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Arts & Letters Daily


Writing Tutor: Conditional Argument

Mary and Jim, who live in Vancouver, usually take the highway up to Kamloops and across the mountains to Calgary to visit their parents.  This year, they are interested in visiting a friend in Kelowna on their way to Calgary. Mary is wondering whether their trip through Kelowna would be longer and take a lot more time. So, she Googled the trip through Kelowna and discovered that it would take about 40 more minutes to travel to Calgary through Kelowna. Google also showed that the detour through Kelowna would increase the distance by about 40 kilometers.

Mary shares this information with her husband, Jim, and concludes by saying, “We will go to Kelowna on our way to Calgary … it is a short detour of 40 kilometers.” Jim retorts, “Who says we are going to Kelowna. I have to do the extra driving through the mountains. Don’t I have a say on this decision as well?” Now both are upset.

This unpleasant exchange could have been avoided by Mary by saying, “IF we go to Kelowna on our way to Calgary, we have to take a short detour of 40 kilometers.” With this statement, she would not have announced a decision … she would have added relevant information to their discussion. Jim could have checked the information himself and discover that Mary’s information was correct or not.

Mary’s conditional statement (if A then B) is another form of deductive reasoning used to solve a problem. Conditional statements do not close the problem solving process but add information and logic that might help to solve a problem  … to close the information gap and logical gap. Mary and Jim have to make a decision as to whether a detour of 40 kilometers, which would extend their travelling time by 40 minutes, is worth the stopover in Kelowna.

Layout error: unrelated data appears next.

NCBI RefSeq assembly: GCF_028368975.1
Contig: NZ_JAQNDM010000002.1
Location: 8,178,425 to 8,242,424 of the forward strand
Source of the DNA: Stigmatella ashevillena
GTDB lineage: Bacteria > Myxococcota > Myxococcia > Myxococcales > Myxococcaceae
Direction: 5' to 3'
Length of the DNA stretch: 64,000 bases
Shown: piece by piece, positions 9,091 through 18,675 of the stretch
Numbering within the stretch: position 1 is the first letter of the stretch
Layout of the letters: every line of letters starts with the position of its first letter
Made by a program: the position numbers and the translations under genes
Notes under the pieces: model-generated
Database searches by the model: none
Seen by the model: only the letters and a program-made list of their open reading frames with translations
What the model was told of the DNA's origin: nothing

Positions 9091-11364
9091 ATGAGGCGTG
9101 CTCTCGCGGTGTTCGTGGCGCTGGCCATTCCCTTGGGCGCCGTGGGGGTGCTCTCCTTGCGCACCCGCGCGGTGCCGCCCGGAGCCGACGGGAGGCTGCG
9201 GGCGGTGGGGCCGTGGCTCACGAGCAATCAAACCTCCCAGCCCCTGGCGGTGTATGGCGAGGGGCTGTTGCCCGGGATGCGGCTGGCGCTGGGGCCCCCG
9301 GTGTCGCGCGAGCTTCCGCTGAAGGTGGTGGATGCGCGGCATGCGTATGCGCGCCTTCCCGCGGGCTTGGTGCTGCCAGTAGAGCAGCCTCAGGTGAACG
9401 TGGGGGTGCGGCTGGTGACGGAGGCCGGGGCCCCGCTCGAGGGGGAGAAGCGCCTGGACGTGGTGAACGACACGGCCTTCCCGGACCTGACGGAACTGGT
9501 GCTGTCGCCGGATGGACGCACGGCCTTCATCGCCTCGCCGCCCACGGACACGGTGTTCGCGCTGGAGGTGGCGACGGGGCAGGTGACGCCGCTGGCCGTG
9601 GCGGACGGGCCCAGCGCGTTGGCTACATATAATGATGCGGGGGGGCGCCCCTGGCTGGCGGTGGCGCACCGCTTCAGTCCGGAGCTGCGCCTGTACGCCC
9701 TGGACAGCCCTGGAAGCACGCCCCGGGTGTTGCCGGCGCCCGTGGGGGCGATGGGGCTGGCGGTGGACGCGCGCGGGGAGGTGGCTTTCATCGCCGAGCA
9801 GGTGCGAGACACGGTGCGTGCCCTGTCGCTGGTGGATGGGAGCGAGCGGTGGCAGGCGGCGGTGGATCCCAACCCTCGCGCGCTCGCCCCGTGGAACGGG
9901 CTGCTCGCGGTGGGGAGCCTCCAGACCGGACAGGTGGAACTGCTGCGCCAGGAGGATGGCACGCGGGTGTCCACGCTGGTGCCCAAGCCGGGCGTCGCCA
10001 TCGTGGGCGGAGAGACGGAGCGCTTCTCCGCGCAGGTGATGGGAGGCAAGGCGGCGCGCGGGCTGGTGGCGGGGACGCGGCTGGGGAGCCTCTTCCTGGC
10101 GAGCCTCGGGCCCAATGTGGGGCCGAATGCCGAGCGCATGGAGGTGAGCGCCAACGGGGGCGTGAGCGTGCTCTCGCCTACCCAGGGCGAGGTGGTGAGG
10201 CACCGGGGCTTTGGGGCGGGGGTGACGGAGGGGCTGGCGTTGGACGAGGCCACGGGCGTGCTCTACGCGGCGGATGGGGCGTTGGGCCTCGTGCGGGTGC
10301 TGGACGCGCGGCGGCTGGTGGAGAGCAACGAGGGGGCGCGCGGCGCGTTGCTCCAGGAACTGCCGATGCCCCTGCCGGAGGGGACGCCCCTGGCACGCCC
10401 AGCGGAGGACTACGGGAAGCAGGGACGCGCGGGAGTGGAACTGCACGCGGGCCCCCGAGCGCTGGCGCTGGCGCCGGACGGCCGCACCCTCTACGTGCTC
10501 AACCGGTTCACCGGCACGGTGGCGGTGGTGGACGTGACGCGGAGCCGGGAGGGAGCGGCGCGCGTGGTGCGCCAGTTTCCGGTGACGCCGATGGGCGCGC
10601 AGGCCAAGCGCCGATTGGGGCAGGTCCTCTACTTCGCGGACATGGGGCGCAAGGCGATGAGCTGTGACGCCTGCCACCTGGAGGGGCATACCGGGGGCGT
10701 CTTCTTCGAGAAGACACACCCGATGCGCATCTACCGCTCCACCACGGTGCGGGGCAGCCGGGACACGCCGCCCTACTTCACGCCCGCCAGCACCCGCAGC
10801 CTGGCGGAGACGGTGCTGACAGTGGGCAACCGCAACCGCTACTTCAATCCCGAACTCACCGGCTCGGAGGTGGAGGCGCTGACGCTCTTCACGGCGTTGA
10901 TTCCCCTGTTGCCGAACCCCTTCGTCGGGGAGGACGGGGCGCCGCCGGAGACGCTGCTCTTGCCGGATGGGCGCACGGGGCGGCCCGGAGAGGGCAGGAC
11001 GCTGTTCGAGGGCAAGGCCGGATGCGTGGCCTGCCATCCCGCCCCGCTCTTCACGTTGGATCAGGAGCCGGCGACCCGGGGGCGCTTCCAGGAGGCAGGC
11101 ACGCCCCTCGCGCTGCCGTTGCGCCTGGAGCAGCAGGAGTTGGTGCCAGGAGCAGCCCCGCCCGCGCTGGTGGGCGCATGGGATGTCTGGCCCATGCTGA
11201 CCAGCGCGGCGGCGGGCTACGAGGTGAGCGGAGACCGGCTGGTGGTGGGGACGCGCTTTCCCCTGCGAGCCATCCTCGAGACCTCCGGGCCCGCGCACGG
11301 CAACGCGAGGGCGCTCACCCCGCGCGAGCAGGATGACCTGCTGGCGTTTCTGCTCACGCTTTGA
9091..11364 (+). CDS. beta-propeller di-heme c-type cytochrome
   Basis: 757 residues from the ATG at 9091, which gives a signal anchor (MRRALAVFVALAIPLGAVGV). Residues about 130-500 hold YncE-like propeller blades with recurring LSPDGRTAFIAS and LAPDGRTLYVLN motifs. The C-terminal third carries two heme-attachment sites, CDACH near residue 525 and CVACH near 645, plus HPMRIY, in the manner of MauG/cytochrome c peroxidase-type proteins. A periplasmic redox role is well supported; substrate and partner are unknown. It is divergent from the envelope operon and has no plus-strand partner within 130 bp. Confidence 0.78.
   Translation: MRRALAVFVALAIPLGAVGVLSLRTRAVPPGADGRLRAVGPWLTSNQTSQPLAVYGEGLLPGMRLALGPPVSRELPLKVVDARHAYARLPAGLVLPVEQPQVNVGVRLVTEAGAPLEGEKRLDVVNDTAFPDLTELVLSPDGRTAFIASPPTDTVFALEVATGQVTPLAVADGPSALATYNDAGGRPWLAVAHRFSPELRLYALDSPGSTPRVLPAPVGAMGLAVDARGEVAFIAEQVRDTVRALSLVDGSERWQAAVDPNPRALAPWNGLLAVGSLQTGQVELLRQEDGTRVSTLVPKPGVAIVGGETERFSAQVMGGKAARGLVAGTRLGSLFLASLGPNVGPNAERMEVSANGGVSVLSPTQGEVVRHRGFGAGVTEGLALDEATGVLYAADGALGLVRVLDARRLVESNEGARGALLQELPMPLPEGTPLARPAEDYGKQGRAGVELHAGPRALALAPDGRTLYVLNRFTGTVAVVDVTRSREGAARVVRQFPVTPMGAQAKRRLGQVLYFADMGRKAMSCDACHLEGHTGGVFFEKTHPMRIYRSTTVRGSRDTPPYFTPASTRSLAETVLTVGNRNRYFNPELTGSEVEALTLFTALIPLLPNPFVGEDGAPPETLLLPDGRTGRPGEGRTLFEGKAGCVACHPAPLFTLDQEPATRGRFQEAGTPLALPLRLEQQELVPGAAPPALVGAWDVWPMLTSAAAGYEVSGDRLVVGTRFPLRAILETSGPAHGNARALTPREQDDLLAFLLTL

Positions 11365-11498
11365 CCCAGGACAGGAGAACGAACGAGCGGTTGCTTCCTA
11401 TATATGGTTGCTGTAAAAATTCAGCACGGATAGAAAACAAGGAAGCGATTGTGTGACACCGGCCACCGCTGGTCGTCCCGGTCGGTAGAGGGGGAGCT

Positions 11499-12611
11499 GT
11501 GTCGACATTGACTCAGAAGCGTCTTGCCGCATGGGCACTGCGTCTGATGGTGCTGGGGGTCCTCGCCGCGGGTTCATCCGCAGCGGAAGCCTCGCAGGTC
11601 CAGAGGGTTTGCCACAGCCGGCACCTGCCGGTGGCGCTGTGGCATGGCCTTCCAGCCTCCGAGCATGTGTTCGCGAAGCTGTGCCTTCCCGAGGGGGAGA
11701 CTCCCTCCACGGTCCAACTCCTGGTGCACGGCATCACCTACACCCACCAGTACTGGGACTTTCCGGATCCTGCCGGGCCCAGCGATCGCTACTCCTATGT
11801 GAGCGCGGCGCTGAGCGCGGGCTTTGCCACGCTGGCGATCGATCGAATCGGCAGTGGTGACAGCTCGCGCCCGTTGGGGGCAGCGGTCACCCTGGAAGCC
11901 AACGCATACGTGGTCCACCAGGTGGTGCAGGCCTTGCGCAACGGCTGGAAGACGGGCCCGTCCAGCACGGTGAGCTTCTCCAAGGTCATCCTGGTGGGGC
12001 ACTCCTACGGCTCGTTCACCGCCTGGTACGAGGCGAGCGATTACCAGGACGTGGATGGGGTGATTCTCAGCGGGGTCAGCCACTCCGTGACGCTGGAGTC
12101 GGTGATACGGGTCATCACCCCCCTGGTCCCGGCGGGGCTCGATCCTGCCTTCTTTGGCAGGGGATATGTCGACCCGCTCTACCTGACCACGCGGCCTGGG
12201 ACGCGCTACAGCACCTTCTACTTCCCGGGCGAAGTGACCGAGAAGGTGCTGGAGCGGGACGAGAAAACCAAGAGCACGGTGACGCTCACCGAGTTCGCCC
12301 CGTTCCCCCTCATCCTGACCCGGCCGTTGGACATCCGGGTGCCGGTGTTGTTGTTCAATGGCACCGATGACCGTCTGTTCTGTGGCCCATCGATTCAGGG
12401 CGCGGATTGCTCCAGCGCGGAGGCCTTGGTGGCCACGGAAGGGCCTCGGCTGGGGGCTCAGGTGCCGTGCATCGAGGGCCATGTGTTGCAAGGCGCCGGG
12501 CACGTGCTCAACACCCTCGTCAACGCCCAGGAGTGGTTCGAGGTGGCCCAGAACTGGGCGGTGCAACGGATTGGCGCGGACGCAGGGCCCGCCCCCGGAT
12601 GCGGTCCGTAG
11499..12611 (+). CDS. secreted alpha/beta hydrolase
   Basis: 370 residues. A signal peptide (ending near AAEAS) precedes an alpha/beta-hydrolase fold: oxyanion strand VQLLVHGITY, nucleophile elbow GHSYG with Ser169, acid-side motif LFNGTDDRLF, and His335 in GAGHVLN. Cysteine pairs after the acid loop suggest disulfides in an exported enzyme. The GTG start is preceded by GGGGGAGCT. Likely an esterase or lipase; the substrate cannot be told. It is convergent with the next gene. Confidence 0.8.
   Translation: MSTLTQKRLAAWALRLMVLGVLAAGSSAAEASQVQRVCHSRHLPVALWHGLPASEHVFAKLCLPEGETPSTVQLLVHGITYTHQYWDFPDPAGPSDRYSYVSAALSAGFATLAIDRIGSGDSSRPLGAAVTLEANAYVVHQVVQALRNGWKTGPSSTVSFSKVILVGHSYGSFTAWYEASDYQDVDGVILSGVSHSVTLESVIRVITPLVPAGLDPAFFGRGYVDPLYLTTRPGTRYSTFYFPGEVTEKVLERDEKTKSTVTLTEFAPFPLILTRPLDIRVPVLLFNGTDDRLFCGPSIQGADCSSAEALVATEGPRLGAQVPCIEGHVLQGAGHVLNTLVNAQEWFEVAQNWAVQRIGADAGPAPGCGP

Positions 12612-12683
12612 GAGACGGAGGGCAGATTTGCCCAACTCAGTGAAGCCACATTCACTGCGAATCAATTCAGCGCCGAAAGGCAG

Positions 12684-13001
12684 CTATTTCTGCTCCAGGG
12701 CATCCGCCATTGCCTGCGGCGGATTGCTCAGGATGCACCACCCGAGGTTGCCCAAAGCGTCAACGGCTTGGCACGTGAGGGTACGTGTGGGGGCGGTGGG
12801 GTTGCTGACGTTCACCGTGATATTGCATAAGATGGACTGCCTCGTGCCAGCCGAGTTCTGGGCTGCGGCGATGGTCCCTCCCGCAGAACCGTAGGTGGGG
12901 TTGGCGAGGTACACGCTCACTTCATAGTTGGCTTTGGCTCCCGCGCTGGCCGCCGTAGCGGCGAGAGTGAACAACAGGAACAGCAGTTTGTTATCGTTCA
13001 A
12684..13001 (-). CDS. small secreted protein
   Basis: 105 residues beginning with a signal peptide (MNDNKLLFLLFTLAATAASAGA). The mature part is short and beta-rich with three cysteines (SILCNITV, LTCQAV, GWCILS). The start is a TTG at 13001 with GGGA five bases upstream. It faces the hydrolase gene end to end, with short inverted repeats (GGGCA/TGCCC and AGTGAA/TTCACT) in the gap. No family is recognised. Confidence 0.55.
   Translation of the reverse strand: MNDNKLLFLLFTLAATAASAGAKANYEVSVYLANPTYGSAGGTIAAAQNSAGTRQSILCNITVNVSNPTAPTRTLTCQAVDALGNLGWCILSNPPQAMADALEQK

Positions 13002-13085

Conditional reasoning takes this form:

(major)  IF we go to Kelowna on our way to Calgary … then detour of 40 kilometers

(minor)  go to Kelowna on our way to Calgary

(conclusion)  detour of 40 kilometers


It is expressed as follows:

If P then Q       (major premise)

P                      (minor premise)

Therefore, Q   (conclusion)


In conditional reasoning, the conclusion frequently is absent … it is understood from the two premises.

Try this …

1.      At, go to Writing and to Conditional Argument. Read the ESSAY and complete the template.

2.      Write an essay using a conditional argument. After you are pleased with your essay, edit it for grammar to create a reader’s draft.

If you have any questions about the writing process, send them to Ask Dr. Otto  at

Enjoy your writing experience.